SXSW 2014

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  • The line between hip-hop and dance music has been increasingly blurred in recent years, and nowhere was this more apparent than at the 2014 SXSW festival in Austin, Texas. The acts who worked best at the festival—at least out of the two-dozen or so I saw across the five days—were those occupying this middle space. Even when the DJs played house or techno, it was often delivered in the manner of a hip-hop selector. The ubiquity of trap—you were never more than a block away from a dive-bomb sub and ticking hi-hats it seemed—was at times too much, but SXSW 2014 mostly proved that this cross-scene dialogue is healthy and thriving. Warp and Boiler Room offered interesting case studies in this cross-pollination. The UK label staged a showcase with Glasgow's LuckyMe at Empire that noticeably eschewed artists from their roster in favour of hot hip-hop/R&B/electronic music crossover acts. Kelela, Jeremiah Jae and Lunice got the large, open-faced Garage jumping, but restrictions imposed by the local fire department meant space inside was limited, and movement between the two rooms was restricted. Future Brown's stoic four-way DJ performance, which drew upon styles as diverse as kuduro and footwork, subsequently fell a little flat as patrons grew frustrated with the barriers and one-in-one-out system and left the venue.
    The Empire Garage and Control Room
    Boiler Room took over Emo's East, an enormous concert space outside the city, on the Saturday, with a bill that mixed house and hip-hop in their pure forms. Gaslamp Killer and Just Blaze were lively performers in their early slot. The former dramatically started playing drums at one point during their back-to-back DJ set, and the later kept the crowd hyped by scratching and dropping tracks by TNGHT and Kaytranada. Conversely, Omar-S and Julio Bashmore's dual DJ performance didn't really work. The pair were evidently having technical difficulties, and their straight 4/4 beats felt out of place in a room that was obviously baying for hip-hop. YG collaborator DJ Mustard made this clear—his party-centric set, with hits from Crooklyn Clan, 2Pac, Sage The Gemini and ASAP Ferg, had people bouncing and singing in unison. Four Tet had the unenviable task of closing the event after Future (the act that lots of the crowd had evidently come to see) had walked off stage due to technical issues. It took the UK DJ some time to find a comfortable groove, but the swung grime and garage he dropped around the set's midpoint rescued the party.
    Jessy Lanza at the Resident Advisor showcase
    Obviously it's difficult for me to objectively discuss RA's showcase, which took place at Elysium for the second year running, but I will say that everyone seemed to have a great time. The Range and Lee Bannon, playing back-to-back, and Jacques Greene both approached their sets with a hip-hop swagger, even if their beats fell outside of the style. Jessy Lanza and Machinedrum really distinguished themselves with their live shows. Lanza's exquisite control of her voice made her performance exceptionally close to the sound of Pull My Hair Back, her R&B-heavy debut album. Machinedrum, meanwhile, made that rarely successful translation from concept album to live show. Vapor City, his latest album, was a sonic tour of an imagined urban space, and each track in his thrilling show was accompanied by a visual that detailed a different zone of the city. Spinn and Rashad tore the place apart with their footwork repertoire and hip-hop MCing, which left Shlohmo to close on a more melodic and ethereal note. A Club Called Rhonda, the polysexual LA promoter, threw one of the few parties that exclusively offered house music. They took over Empire's Control Room for a colourful event that featured a giant on-stage spaceship and a playful closing set from Tensnake. Earlier that evening I'd seen Forest Swords perform in a wildly different environment—Austin's Central Presbyterian Church. The Pitchfork event was a welcome moment of calm (I saw a couple of people sleeping) and Matthew Barnes' contemplative style of guitar-heavy modern dub worked elegantly in the setting. On the opposite end of the scale again, one of Numbers artist SOPHIE's many appearances—and one of my personal highlights of the festival—was at an illegal afterparty on the east side. (Everything shuts at 2 AM in Austin.) Playing on the worst soundsystem I've heard in awhile, he dropped saccharine tracks from his catalogue, teetering excitedly on the cliff-edge of good taste.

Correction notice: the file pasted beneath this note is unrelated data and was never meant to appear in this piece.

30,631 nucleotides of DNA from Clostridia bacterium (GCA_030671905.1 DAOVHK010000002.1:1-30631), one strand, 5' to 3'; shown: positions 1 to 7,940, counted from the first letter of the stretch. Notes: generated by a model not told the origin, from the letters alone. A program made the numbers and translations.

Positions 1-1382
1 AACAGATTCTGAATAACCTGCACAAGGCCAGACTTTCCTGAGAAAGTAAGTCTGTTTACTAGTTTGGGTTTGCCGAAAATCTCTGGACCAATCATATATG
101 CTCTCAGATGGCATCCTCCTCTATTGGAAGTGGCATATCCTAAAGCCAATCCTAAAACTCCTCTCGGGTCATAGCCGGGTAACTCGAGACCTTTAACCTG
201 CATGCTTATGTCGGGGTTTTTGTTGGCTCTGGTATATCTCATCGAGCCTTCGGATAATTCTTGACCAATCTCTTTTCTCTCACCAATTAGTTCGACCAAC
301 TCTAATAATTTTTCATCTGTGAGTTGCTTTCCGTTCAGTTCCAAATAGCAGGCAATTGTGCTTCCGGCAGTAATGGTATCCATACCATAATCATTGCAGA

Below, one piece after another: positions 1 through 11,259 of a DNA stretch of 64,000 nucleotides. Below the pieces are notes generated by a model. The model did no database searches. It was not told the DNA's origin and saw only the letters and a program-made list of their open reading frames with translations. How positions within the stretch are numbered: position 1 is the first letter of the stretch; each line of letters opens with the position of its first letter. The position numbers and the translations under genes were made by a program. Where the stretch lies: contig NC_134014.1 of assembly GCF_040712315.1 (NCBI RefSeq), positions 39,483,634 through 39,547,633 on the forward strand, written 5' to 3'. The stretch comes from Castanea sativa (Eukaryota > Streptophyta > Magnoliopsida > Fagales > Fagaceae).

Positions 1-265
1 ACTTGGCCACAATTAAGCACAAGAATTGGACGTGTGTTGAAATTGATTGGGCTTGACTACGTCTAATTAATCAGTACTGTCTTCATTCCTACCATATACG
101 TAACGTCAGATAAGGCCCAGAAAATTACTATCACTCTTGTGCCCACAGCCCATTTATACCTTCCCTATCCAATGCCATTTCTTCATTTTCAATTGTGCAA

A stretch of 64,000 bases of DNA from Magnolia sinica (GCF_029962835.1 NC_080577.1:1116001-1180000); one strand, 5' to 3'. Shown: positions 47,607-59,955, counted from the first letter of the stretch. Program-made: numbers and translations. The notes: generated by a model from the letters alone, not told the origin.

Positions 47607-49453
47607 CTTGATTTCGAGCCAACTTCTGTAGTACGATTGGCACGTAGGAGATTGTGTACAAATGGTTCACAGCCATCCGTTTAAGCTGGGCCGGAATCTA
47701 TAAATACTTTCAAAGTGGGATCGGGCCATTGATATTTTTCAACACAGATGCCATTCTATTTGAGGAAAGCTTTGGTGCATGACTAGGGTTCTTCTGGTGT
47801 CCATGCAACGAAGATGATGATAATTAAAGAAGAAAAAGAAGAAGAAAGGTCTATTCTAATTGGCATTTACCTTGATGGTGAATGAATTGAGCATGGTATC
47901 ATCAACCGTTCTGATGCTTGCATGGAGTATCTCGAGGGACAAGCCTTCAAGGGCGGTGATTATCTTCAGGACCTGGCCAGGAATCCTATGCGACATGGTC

Connan Mockasin at the Fader Fort
    Out of all the styles of music that are presented at SXSW, it's maybe easiest to be an electronic music fan. The sound is on the rise at the festival, but the number of artists (see our guide) is still manageable. In truth, I was glad of the filter. Over 2000 acts perform as part of the official SXSW showcases, which mainly take place in the downtown area, and there's a further festival's worth of performances across the highway at the unofficial events. Fader Fort, an annual staple that's like a mini Sónar By Day, is almost a festival unto itself (with the queues to match). And I spent part of my time in Austin casually wondering the streets, dipping into a party that looked good from the street. The festival, of course, has its roots in indie rock, and is still an important shop window for A&Rs to sign new bands. But on a broad level it appeared that hip-hop is challenging its domination. It's through the lens of hip-hop and its related forms that people seemed to "get" electronic music at SXSW, but it's a space that's inhabited by plenty of exciting and innovative artists, so that's certainly not a complaint.